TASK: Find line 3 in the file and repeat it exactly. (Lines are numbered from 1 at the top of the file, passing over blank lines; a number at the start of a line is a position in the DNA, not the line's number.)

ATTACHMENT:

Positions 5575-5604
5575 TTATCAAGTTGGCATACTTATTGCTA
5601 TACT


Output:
5601 TACT